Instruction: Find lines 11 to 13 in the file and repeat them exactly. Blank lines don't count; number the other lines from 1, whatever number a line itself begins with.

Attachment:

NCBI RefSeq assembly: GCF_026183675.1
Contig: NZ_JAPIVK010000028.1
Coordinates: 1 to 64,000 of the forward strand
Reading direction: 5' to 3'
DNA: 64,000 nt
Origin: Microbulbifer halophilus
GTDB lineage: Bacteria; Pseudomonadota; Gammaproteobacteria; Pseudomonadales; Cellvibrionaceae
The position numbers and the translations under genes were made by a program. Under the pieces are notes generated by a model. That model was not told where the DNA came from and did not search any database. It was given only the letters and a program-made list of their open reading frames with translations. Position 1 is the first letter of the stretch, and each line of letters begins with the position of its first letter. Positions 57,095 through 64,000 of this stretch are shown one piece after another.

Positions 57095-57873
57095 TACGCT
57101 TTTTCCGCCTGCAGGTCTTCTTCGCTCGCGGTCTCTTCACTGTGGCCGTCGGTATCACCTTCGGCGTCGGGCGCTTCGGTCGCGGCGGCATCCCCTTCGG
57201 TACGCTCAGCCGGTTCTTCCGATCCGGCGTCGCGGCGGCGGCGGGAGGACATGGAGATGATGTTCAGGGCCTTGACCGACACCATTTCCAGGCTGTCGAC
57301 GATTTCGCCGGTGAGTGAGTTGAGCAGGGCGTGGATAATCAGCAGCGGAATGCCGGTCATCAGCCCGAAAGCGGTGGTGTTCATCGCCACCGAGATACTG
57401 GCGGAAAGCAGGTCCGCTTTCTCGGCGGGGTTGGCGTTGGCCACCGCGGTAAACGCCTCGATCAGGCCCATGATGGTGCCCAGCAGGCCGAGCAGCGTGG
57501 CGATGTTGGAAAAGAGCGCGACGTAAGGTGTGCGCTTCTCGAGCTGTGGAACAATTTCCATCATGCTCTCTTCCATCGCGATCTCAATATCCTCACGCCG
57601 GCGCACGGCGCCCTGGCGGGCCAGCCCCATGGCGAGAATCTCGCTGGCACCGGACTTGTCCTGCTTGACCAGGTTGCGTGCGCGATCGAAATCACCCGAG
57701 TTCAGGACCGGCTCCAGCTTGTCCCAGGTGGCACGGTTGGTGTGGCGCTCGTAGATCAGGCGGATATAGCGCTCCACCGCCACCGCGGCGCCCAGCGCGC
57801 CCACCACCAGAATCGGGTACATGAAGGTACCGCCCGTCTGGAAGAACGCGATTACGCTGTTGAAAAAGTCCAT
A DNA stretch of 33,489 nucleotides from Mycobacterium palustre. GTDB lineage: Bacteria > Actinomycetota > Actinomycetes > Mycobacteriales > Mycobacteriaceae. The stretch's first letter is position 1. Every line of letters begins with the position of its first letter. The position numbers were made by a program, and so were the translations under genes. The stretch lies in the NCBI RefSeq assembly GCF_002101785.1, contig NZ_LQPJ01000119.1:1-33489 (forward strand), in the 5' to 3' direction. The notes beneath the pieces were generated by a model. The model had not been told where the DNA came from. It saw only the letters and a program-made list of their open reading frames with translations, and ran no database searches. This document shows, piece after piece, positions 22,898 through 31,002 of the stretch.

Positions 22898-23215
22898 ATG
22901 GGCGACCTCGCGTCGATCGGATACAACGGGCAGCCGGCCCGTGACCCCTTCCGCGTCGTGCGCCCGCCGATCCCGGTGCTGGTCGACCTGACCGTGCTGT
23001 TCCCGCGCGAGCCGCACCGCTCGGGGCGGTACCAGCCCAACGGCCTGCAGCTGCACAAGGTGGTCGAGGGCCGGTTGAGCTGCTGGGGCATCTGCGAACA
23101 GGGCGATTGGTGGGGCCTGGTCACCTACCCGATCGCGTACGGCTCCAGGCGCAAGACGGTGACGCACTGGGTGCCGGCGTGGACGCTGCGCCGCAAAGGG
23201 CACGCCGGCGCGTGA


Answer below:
57101 TTTTCCGCCTGCAGGTCTTCTTCGCTCGCGGTCTCTTCACTGTGGCCGTCGGTATCACCTTCGGCGTCGGGCGCTTCGGTCGCGGCGGCATCCCCTTCGG
57201 TACGCTCAGCCGGTTCTTCCGATCCGGCGTCGCGGCGGCGGCGGGAGGACATGGAGATGATGTTCAGGGCCTTGACCGACACCATTTCCAGGCTGTCGAC
57301 GATTTCGCCGGTGAGTGAGTTGAGCAGGGCGTGGATAATCAGCAGCGGAATGCCGGTCATCAGCCCGAAAGCGGTGGTGTTCATCGCCACCGAGATACTG